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Browsing named entities in a specific section of Titus Livius (Livy), The History of Rome, Book 23 (ed. Frank Gardener Moore, Professor Emeritus in Columbia University). Search the whole document.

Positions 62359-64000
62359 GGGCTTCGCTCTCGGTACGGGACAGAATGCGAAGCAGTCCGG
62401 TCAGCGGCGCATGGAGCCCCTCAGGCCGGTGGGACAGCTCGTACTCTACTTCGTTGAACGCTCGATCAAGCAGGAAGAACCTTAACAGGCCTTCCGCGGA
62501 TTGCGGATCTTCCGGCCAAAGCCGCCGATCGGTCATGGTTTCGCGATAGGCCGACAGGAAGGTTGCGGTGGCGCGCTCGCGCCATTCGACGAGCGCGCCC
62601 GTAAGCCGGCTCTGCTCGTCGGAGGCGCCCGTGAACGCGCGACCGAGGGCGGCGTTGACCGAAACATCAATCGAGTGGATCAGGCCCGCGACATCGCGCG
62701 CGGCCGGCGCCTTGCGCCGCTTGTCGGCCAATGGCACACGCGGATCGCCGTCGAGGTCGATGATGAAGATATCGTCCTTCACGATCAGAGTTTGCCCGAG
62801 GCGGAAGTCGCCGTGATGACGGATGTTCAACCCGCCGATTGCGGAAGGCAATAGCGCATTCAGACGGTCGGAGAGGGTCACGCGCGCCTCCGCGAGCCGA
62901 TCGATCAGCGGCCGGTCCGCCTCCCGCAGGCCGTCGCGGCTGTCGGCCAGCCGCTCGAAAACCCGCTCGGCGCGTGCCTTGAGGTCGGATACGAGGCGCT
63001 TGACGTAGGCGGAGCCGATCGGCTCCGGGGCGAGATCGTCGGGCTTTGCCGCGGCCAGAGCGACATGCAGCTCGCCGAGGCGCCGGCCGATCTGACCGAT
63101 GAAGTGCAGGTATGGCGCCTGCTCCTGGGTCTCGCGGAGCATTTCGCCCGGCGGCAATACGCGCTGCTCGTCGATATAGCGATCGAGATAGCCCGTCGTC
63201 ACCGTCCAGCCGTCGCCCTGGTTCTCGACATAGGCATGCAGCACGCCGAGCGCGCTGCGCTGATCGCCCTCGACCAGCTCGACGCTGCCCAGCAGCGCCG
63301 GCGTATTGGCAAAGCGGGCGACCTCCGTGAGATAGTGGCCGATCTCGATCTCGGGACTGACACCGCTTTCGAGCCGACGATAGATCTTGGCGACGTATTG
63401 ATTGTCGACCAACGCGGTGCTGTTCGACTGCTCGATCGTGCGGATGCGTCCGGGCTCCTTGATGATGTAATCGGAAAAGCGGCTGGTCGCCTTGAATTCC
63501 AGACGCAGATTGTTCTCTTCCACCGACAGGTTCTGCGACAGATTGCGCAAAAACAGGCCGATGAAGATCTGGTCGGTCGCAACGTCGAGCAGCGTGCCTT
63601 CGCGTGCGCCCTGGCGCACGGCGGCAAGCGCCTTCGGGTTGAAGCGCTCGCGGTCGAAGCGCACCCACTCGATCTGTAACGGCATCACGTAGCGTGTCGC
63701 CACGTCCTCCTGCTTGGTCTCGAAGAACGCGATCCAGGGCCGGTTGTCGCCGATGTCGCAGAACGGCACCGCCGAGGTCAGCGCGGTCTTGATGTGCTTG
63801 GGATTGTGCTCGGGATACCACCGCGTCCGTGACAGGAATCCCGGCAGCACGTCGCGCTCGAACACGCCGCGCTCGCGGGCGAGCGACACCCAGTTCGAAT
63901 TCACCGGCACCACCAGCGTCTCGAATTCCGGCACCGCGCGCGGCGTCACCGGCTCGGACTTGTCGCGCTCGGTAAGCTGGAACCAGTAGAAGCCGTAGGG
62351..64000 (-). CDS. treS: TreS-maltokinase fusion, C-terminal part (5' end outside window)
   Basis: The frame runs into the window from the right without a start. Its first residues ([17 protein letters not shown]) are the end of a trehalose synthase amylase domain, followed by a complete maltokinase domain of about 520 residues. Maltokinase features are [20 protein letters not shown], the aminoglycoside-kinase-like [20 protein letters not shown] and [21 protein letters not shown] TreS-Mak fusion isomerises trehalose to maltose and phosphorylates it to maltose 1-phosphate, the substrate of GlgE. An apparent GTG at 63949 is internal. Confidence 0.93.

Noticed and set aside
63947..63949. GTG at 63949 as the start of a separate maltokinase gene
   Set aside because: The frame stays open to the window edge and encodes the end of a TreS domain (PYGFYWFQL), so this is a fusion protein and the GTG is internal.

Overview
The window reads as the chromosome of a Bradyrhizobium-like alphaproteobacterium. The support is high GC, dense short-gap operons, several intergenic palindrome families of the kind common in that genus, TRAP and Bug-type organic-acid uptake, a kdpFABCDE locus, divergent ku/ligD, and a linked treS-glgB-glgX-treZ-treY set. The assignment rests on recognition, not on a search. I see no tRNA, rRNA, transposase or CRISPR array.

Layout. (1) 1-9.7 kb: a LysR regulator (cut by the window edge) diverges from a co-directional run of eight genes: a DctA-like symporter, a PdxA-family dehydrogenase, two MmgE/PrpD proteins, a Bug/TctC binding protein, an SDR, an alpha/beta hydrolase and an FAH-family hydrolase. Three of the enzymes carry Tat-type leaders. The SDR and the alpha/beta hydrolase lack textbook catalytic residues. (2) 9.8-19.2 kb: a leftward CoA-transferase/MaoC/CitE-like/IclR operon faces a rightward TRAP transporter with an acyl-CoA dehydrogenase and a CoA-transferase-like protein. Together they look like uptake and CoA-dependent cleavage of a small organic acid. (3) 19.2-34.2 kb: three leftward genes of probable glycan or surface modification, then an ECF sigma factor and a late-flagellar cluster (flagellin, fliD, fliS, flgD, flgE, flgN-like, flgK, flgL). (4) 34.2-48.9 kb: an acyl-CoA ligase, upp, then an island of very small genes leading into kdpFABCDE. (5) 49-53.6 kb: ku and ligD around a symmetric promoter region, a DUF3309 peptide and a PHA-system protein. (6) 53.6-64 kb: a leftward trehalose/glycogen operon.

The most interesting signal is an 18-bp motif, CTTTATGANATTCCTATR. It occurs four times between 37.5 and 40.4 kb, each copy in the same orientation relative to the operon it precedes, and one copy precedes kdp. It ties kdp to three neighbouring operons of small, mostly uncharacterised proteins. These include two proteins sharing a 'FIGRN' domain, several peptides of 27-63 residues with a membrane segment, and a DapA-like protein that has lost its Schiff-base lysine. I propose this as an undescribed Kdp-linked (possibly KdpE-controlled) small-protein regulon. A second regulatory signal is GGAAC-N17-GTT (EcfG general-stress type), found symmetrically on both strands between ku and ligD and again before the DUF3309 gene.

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. Finally the view of the majority prevailed, that the same legates who had gone to the Roman consul should be sent to Hannibal. Before they went to him and' before the plan to revolt was settled upon, I find in some of the annals that legates were sent to Rome by the Campanians with the demand that, if they wished' them to aid the Roman state, one of the consuls should be a Campanian;Cicero mentions this demand of Capua; Leg. Agr. II. 95. that resentment was aroused and the legates were ordered to be removed from the Senate House, and that a lictor was sent to lead them out of the city and bid them lodge that night outside of Roman territory. Because there was once a suspiciously similar demand made by the Latins,That one of the consuls should be from Latium, 340 B.C., VIII. v. 5 and 7 (the threat of Manlius mentioned below, xxii. 7). and Coelius and other historians had not without reason omitted the matter, I have been afraid to set this down as established.